Marc-Andreas Muendler and James E. Rauch, University of California, San Diego and NBER
Mobilizing Social Capital through Employee Spinoffs: Evidence from Brazil

One social benefit of organizing employees into firms is the creation of teams that found new firms. Muendler and Rauch model this process by extending the Jovanovic (1979) theory of job matching and employee turnover to allow employees to learn about their colleagues' qualities faster than their employers do, and to recruit them to join "spinoff" firms. The model here predicts that the hazard rate of separation from the new firm of these former colleagues who came from the "parent" firm will be lower than for workers hired from outside, but that this difference will shrink with worker tenure at the new firm. These predictions are strongly supported in Brazilian data for the period 1995-2001. Cumulatively, workers hired from the parent firm are 52 percent more likely to remain with the spinoff firm after five years than outside hires.


Annamaria Conti and Frank Rothaermel, Georgia Institute of Technology, and Marie C. Thursby, Georgia Institute of Technology and NBER
Show Me the Right Stuff: Signals for High-Tech Startups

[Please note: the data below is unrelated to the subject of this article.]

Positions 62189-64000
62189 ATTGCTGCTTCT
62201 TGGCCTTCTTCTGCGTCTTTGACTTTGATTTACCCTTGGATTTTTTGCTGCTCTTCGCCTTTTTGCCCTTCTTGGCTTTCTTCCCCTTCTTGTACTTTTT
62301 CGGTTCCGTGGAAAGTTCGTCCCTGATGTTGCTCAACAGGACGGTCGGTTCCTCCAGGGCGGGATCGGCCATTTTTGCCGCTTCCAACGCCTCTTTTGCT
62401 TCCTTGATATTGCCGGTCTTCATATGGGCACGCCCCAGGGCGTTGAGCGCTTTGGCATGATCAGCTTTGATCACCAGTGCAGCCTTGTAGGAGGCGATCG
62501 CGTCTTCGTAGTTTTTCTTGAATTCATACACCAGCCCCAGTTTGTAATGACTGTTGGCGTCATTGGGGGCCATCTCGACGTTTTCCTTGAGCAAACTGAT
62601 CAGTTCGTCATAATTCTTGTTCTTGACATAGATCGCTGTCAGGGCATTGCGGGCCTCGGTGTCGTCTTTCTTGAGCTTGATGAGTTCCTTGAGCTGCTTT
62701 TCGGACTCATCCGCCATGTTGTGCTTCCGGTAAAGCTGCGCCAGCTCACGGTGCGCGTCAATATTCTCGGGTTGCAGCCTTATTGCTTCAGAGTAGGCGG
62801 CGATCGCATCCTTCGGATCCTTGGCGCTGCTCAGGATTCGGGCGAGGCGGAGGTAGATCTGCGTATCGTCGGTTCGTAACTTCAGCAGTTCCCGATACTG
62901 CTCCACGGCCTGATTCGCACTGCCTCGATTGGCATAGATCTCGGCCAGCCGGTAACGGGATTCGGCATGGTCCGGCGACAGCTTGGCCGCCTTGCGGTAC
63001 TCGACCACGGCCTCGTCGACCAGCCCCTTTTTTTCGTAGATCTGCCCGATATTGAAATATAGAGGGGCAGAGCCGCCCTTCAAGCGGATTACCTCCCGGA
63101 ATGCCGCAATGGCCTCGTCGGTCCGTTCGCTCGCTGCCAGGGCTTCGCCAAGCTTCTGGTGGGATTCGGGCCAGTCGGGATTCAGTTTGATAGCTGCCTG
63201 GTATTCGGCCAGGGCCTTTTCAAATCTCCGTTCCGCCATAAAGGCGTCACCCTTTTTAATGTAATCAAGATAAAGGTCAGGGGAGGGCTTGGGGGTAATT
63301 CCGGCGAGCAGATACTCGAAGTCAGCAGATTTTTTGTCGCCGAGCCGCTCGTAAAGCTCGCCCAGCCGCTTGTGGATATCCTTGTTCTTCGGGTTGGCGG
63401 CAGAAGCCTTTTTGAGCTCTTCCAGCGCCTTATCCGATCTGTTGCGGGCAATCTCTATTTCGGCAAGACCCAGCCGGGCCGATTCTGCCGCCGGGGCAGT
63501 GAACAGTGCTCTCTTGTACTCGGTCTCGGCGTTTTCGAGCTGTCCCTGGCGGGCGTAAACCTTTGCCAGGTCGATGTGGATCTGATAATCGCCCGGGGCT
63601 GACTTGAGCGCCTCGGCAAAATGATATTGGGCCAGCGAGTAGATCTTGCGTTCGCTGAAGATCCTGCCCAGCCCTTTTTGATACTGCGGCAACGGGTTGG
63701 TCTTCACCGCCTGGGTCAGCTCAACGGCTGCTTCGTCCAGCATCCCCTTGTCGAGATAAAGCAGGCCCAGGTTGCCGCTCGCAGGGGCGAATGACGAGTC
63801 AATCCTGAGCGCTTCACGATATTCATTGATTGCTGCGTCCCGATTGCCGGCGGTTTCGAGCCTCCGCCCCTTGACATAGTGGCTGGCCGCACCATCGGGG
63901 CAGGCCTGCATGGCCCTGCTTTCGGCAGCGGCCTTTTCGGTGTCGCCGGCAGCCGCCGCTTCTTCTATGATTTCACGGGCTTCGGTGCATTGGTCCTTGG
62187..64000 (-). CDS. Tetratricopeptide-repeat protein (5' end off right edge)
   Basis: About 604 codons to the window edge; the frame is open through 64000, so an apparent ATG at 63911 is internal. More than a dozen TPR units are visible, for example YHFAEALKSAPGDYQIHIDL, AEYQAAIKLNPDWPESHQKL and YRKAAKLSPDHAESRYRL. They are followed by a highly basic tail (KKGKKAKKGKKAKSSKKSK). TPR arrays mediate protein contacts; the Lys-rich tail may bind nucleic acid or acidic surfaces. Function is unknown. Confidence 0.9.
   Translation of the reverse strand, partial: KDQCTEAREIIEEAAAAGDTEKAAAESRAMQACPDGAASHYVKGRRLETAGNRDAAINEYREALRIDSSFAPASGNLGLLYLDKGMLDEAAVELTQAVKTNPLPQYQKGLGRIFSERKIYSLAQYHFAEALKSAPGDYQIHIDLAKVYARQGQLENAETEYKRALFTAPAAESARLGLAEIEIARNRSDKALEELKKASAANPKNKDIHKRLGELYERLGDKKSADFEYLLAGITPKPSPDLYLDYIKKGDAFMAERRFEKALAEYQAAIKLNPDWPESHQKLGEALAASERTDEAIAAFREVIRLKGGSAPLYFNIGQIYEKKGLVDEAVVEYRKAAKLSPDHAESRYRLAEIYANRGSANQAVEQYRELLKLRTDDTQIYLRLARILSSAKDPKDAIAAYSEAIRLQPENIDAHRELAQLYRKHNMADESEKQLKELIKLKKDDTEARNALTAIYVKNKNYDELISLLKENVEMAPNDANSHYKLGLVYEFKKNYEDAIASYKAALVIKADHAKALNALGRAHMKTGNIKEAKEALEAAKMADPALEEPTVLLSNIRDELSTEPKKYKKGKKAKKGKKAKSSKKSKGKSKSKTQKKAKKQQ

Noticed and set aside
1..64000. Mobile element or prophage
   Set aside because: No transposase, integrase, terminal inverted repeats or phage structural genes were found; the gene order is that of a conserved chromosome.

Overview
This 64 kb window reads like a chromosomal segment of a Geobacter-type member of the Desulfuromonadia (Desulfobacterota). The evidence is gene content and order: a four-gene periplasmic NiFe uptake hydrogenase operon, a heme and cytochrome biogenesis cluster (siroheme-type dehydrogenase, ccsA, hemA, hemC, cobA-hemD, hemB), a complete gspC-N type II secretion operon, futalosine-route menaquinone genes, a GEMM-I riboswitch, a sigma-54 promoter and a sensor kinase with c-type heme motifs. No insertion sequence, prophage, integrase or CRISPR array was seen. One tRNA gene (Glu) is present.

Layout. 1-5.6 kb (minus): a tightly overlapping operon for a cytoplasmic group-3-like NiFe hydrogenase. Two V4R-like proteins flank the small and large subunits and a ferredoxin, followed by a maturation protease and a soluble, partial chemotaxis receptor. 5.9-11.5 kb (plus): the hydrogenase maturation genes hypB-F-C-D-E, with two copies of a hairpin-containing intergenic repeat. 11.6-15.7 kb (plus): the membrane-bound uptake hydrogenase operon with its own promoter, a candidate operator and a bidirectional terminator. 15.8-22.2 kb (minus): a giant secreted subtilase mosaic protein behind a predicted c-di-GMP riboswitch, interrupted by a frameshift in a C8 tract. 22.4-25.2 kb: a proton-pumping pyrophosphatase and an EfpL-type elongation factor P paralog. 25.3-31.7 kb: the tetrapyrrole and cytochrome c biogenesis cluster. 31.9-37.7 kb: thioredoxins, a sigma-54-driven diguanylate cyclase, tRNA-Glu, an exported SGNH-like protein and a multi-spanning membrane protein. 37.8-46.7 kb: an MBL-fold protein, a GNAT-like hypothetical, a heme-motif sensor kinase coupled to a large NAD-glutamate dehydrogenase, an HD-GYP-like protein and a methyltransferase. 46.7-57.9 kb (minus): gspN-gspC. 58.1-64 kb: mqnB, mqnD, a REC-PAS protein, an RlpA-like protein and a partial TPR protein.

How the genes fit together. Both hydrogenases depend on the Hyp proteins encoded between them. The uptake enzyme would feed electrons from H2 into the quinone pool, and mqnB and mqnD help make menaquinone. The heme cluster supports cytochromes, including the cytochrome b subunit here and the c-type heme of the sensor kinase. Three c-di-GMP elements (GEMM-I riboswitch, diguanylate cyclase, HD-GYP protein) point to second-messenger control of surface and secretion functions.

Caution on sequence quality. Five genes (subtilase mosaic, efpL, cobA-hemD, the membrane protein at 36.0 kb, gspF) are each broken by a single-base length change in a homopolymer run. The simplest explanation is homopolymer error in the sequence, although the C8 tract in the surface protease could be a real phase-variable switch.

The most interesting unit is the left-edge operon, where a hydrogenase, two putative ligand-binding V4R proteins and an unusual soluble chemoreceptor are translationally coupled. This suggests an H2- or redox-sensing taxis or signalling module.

Conti, Thursby, and Rothaermel present a model where the founders of a technology startup signal whether their technology has a high or low probability of success, using patents and founders', friends', and family's money (FFF money). These signals convey information about, respectively, the quality of the technology (and the degree of its appropriability) and the founders' commitment. The authors find that if investors care relatively more (less) about the technologies in which they invest than about the founders' commitment, then the founders will optimally invest relatively more (less) in patents than FFF money as a signal. If the investors are indifferent about the two attributes, then the ratio of investment in the corresponding signals will be inversely proportional to their relative cost. Moreover, independent of the investors' preferences, high quality startups will invest more in both signals relative to the situation of symmetric information. The authors use a novel data set, which includes information on startups located at the incubator of the Georgia Institute of Technology, to empirically test the model. They find that investment in patents is a signal for Venture Capitalists and Business Angels. However, the impact of patents on Venture Capital investment is greater than on Business Angel investment. Finally, FFF money serves as a signal for Business Angels but not for Venture Capitalists.